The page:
Oakland Schools Superintendent Vickie Markavitch and gubernatorial adviser Bill Rustem sat next to one another at a panel to discuss education issues Tuesday, but their views on education reform are still far apart – a distance that could play out in upcoming debates at the State Capitol over school legislation.
A testy exchange over the Educational Achievement Authority district in Detroit at “The Future of Education” summit sponsored by the Center for Michigan illustrated the different viewpoints held by Michigan’s education establishment and the policy-makers who would revamp its operations.
The summit, attended by nearly 500, was held to analyze the findings of the Center’s new report, “The Public’s Agenda for Public Education,” which presented the results of a year-long community engagement effort.
Rustem had just finished detailing the state’s efforts to help 15 “consistently low-achieving” schools in the Detroit Public Schools via the EAA, an interlocal agreement between Eastern Michigan University and the DPS. Those 15 had been “on the lowest-performing list for a decade,” and the strategy to help them improve was clear and open, based on a model adopted in New Orleans after Hurricane Katrina disrupted the city.
“Those who argue this is a conspiracy to take over public schools aren’t telling the truth,” Rustem said. “Tell me an alternative, and we’ll deal with it. We can continue to write those kids off, or we can do something about it.”
Markavitch agreed Michigan residents “have to do something about the worst schools. But I don’t know if the EAA is the model that will work.”
From there, the two points of view, between educators and reformers, continued to assert themselves, and diverge.
Markavitch and John Austin, president of the state Board of Education, spoke in favor of better funding, more support and a careful approach to increasing school choice. Rustem, along with Lansing attorney Peter Ruddell and Jamey Fitzpatrick, president of Michigan Virtual University, advocated for reforms debated in the Legislature last year and which are expected to come up again soon.
The EAA bill died in last year’s lame-duck legislative session. Rustem complained that even with clear-cut goals and a top limit of 50 schools in the EAA district, it still faced opposition from educational interests. Markavitch countered that the original bill was far more wide-reaching when it was introduced, and the pushback was to be expected.
The Center for Michigan is hosting another summit, this one in Kalamazoo on Feb. 7. For more details and to reserve a space at the free event, click here.
“The EAA should not be controversial,” said Austin. “My hopes are that it will work.”
After that early skirmish, the two sides moved on to the idea of increasing school choice, with Fitzpatrick and Ruddell advocating new funding models and more places for students to spend their per-pupil dollars, while Markavitch and Austin pleaded for a go-slow approach.
“Public education is changing and will continue to change at a very rapid pace,” said Fitzpatrick. “Would we be proactive or reactive?”
Ruddell made the same argument in favor of unbundling school funding to meet Gov. Rick Snyder’s policy guidance that education be “any time, any place, any way, any pace.”
“How do we change the financing structure to make sure each student gets the best education on their individual path?” Ruddell asked. “Education isn’t a place or a destination, it’s a service. That’s part of the paradigm shift we’re trying to employ.”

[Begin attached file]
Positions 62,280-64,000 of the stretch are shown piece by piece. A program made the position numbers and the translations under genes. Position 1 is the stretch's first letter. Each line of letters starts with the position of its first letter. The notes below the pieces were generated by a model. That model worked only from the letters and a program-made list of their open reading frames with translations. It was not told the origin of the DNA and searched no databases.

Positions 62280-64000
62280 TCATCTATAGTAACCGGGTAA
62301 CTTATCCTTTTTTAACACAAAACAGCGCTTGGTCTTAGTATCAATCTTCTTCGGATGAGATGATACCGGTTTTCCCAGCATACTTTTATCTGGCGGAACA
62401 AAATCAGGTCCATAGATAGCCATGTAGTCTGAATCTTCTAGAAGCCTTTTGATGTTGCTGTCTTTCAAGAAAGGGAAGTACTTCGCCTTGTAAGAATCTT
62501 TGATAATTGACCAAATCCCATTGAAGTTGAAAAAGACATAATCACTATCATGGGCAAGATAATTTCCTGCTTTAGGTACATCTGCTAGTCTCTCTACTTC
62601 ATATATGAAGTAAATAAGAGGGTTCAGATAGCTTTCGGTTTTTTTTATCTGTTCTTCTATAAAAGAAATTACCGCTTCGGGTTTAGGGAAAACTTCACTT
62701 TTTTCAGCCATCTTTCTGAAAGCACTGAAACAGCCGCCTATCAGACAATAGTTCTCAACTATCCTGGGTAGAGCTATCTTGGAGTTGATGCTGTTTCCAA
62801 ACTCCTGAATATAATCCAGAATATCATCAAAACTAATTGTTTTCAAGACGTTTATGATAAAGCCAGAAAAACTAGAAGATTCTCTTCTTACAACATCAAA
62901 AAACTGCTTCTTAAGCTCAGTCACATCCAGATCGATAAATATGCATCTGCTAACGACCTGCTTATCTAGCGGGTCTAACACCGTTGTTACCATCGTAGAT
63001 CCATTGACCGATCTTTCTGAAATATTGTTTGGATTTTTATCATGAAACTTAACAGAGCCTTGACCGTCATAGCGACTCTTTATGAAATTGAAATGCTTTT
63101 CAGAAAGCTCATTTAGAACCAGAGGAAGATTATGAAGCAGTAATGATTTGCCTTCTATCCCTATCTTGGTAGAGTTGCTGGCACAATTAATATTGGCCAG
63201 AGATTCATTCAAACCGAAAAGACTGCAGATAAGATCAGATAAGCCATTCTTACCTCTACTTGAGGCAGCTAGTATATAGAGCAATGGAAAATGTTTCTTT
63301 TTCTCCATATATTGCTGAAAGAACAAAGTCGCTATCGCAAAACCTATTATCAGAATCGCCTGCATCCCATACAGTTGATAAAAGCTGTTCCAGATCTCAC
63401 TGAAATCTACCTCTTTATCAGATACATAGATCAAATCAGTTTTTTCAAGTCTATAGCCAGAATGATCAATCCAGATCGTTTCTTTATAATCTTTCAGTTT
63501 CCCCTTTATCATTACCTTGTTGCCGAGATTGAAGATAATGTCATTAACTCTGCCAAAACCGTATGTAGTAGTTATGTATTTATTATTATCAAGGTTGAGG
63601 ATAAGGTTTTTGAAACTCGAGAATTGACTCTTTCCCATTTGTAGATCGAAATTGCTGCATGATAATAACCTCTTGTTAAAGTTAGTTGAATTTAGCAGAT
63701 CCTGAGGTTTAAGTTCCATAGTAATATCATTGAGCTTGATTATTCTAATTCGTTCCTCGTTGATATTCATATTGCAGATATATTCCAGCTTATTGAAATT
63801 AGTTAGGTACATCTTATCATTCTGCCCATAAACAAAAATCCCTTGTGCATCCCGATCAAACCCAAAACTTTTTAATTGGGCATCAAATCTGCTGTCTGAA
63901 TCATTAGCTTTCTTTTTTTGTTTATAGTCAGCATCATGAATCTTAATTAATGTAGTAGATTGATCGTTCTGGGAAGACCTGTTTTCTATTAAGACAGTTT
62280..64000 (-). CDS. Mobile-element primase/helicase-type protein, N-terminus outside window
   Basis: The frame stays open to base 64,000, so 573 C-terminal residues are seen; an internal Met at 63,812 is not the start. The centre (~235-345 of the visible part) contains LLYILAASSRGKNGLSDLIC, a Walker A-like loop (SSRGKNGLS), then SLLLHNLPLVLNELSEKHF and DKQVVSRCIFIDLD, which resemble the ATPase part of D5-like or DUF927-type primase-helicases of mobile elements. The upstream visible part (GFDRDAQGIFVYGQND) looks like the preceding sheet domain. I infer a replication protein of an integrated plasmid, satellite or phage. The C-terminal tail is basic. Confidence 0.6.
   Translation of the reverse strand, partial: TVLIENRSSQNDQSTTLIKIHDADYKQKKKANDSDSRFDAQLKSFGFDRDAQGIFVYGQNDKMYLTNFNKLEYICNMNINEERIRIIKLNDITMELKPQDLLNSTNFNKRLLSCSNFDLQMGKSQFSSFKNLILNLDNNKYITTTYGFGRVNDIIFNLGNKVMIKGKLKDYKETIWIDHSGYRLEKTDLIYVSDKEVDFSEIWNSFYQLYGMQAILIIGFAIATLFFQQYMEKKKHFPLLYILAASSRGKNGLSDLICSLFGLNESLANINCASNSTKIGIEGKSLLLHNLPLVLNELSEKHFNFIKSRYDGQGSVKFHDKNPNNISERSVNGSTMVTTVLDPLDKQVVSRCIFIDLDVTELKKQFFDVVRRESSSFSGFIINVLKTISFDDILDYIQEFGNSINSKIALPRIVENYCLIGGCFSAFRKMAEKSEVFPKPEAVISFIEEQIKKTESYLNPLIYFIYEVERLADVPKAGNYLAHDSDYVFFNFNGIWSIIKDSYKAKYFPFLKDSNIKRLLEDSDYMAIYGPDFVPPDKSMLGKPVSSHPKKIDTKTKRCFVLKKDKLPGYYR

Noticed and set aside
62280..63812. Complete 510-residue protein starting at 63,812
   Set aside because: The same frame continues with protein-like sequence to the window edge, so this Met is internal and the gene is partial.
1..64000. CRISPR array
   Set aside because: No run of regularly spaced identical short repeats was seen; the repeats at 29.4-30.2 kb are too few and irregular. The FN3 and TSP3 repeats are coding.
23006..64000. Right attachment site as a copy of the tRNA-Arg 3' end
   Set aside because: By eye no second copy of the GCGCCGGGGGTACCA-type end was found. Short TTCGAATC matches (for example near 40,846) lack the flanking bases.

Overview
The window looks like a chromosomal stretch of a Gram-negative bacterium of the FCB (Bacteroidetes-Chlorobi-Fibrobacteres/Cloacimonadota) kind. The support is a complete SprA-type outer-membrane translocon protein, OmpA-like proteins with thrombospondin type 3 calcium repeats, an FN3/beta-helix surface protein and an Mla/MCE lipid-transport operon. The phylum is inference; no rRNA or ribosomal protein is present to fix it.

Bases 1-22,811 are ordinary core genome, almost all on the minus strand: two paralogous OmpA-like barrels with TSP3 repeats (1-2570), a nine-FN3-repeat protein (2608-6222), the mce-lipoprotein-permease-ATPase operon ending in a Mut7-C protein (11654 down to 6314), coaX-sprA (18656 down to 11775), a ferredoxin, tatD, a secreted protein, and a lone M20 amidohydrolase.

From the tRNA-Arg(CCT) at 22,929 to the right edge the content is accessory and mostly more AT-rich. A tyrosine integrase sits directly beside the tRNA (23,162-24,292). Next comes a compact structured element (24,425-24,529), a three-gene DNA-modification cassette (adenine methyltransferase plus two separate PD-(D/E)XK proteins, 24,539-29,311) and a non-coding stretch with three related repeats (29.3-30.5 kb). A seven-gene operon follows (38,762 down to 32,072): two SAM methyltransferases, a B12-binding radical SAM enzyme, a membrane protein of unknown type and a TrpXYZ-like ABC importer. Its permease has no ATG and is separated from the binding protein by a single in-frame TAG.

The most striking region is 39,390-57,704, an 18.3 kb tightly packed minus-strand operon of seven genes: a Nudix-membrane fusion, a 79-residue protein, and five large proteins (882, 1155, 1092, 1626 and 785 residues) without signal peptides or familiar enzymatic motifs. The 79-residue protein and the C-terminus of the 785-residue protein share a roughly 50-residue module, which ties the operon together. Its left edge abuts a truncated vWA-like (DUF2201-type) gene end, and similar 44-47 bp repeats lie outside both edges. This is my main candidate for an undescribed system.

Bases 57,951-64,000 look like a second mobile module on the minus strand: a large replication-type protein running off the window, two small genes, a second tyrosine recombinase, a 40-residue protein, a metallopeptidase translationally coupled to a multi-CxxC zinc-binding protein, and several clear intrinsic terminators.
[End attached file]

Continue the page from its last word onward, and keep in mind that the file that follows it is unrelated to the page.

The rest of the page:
Boost to early childhood discussed
Other panels dealt with the need for more early-childhood education and support for teachers, two areas receiving strong support from participants in more than 250 community meetings held by the Center, along with large-sample polls, which together involved more than 7,500 diverse Michigan residents.
Sen. Roger Kahn, R-Saginaw Township, said he was advocating for at least $130 million in increased funding for the state’s Great Start Readiness Program, preschool classes for children from low- and moderate-income families. Gov. Rick Snyder and House Speaker Jase Bolger also have pledged support for an increase.
Susan Broman, director of the state’s Office of Great Start, said the money would go to free up more preschool slots in individual school districts, as well as other improvements to the program. She said longitudinal studies show that children who go to preschool are more likely to graduate on time and enjoy more academic success in general.
“If I were building a house, would I skimp on the foundation?” she said.
Paul Hillegonds, senior vice president at DTE Energy, echoed the case for early investment in education.
“The reality is, one of the most important investments we can make in the state, in terms of economic development, is early childhood education,” he said. “If we’re going to attract and retain talent, we must make this investment.”
The third panel was on teacher preparation, support and accountability. Deborah Ball, dean of the School of Education at the University of Michigan and chair of the Michigan Council for Educator Effectiveness, said the United States lags behind other countries in how it trains and supports its 3.5 million teachers.
In the U.S., we’ve developed a myth that “the way to learn to teach is figuring it out on your own,” she said. “Imagine if surgeons or airplane pilots learned on their own. And these are our children.”
Staff Writer Nancy Nall Derringer has been a writer, editor and teacher in Metro Detroit for seven years, and was a co-founder and editor of GrossePointeToday.com, an early experiment in hyperlocal journalism. Before that, she worked for 20 years in Fort Wayne, Indiana, where she won numerous state and national awards for her work as a columnist for The News-Sentinel.